Japan Says Fukushima Water Is Safe. China Dares a Japanese Official to Drink It.

Will Japan’s deputy prime minister put the water where his mouth is?
japan, fukushima, wastewater, china
The official has not responded to the challenge. Photos: ISSEI KATO/AFP via Getty Images (left); Biwa Studio via Getty Images

China has asked a Japanese official to walk the talk after he suggested that the treated water from the failed Fukushima Daiichi nuclear plant is safe enough to drink.

Japan this week said it would release more than 1.25 million tons of the filtered water into the ocean over decades, much to the objection of the governments of neighboring China, Taiwan, and South Korea. Japan said the wastewater, which contains the radioactive substance tritium, will be so diluted and released over such a long period of time that it will not harm people or marine life. 


“I have heard that we will have no harm if we drink” the treated water, Japan’s Deputy Prime Minister Taro Aso said at a press conference after announcing the disposal method on Tuesday, according to Japanese newspaper Mainichi Shimbun.

On Wednesday, China’s foreign ministry spokesman Zhao Lijian rejected the assertion, saying, “As for the individual Japanese official’s remarks that the water is okay to drink, why doesn’t he take a sip first?” 

Aso has not responded to the apparent challenge.

In response to questions from VICE World News, Japan’s Ministry of Economy, Trade and Industry seconded Aso’s suggestion that the treated water is safe to drink.

“Just from the numbers, it’s well within the WHO guidelines. So of course if he drinks it, there won’t be any harm to his health,” a spokesperson said.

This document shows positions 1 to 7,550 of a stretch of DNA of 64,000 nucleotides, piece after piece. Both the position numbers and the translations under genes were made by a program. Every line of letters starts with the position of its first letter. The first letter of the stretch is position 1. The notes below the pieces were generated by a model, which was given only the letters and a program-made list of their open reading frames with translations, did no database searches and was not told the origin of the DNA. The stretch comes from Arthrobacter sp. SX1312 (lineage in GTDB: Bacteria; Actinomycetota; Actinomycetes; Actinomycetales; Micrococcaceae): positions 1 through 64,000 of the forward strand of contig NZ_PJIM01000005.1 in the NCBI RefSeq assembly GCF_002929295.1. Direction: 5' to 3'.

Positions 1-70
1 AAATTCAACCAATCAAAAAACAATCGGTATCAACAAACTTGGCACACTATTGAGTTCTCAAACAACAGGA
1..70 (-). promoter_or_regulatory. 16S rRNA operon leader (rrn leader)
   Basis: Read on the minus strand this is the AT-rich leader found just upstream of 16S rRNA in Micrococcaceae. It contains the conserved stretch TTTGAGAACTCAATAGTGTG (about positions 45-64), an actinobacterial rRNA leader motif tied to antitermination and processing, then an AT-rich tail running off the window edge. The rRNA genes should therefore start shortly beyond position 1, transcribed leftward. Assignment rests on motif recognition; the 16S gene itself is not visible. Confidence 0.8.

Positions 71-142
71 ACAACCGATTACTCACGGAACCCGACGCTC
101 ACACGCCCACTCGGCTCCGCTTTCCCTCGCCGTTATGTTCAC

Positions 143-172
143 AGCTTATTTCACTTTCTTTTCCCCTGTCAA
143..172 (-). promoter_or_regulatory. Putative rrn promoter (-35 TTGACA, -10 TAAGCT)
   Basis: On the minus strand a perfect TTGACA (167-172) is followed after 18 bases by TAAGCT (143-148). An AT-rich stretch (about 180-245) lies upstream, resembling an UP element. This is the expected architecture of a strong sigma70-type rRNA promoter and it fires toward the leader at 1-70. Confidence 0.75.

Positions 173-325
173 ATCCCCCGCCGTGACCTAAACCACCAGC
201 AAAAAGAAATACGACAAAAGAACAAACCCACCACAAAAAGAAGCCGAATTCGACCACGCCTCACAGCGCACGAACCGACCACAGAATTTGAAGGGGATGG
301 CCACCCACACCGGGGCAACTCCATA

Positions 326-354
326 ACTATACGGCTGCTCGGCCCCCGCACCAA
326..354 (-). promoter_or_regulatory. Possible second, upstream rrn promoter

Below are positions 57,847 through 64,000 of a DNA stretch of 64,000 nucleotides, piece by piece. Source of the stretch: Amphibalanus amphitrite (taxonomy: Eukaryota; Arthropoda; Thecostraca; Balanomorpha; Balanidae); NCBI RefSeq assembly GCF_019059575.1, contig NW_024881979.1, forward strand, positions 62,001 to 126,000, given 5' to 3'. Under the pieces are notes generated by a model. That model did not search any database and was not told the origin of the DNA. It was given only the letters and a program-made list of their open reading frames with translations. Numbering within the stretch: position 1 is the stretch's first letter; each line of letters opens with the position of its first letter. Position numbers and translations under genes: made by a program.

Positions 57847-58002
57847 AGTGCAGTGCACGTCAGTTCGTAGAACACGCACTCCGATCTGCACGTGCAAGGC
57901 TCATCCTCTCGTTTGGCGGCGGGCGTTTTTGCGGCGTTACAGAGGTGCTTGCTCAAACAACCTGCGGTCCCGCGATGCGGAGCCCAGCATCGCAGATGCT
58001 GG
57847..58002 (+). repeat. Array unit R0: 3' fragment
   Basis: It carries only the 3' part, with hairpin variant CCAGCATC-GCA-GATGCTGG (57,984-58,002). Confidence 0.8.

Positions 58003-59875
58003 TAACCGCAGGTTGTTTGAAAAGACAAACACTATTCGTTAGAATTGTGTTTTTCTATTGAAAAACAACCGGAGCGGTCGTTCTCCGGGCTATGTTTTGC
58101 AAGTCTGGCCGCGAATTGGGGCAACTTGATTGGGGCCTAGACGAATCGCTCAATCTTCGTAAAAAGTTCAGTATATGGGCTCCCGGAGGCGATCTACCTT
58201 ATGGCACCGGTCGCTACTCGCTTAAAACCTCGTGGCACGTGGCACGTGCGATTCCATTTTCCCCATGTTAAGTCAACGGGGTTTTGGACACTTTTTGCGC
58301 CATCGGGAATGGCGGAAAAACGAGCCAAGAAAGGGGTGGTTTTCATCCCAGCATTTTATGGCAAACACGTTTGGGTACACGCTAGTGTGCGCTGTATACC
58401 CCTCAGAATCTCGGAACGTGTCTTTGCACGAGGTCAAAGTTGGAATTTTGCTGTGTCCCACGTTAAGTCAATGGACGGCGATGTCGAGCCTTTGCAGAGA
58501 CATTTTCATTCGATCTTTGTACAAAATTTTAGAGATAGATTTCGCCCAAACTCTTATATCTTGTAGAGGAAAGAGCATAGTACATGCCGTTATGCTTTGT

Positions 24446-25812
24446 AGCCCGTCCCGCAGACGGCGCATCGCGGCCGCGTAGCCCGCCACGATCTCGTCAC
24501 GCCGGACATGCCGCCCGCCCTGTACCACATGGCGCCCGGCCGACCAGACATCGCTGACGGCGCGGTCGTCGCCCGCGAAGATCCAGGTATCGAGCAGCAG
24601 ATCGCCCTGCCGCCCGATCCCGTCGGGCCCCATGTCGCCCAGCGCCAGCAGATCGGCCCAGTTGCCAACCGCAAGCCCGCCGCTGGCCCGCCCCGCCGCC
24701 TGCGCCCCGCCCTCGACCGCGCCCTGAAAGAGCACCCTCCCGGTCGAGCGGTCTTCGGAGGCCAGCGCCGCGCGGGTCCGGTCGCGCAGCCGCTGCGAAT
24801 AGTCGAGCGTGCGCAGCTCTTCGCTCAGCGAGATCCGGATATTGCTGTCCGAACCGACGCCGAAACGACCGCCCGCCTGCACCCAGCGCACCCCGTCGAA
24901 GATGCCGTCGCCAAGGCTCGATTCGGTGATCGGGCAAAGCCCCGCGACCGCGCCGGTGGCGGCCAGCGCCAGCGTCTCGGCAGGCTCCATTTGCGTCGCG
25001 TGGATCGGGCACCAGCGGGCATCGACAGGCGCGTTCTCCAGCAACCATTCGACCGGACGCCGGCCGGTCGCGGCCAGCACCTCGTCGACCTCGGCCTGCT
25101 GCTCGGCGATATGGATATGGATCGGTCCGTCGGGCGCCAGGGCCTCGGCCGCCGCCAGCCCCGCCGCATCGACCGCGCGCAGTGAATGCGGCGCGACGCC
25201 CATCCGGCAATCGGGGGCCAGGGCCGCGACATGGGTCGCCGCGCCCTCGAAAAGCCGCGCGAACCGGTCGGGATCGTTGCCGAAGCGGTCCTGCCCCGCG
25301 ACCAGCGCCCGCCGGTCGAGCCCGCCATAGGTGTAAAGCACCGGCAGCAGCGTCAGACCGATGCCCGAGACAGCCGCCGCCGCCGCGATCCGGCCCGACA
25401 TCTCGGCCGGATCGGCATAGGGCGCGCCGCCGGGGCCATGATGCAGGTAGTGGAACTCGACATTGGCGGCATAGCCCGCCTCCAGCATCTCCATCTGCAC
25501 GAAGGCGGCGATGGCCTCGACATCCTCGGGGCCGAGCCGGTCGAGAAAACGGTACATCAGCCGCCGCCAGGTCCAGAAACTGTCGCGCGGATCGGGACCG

“But this discussion of whether he will drink it is a bit difficult, because you can’t prove how safe the water is by drinking it once,” the spokesperson, who declined to be named citing government policy, told VICE World News.

The remarks from Aso came after the Japanese government said it would release water used to cool the melted reactors of the Fukushima power plant into the ocean after processing it. But the process doesn’t remove tritium, a radioactive isotope of hydrogen that is regularly released in low concentration from nuclear reactors in countries including South Korea and Canada.


Following the Japanese government’s announcement, Zhao said that Japan had not “exhausted safe disposal methods, regardless of domestic and foreign questions and opposition.”

Japanese fishermen have complained that the release will damage their products’ reputation.

The Japanese government has been scrambling to assure people that the released water will not be harmful to public health.

On Tuesday, the government released an animated video featuring a tritium mascot to explain the isotope. However, the video has since been taken down, as critics said it diminished the severity of the debate over nuclear safety. 

Officials the world over, from Flint, Michigan, to Hong Kong, have been challenged to prove the safety of water by drinking it. Some did it. Some refused.

It’s unclear whether Aso, Japan’s deputy prime minister, will take up the challenge. The spokesperson from the Japanese trade and industry ministry said his remarks were “another form of communication.” 

“We have the numbers to prove the water is safe, so his statement is another way of verifying that the water is harmless,” the spokesperson said. 

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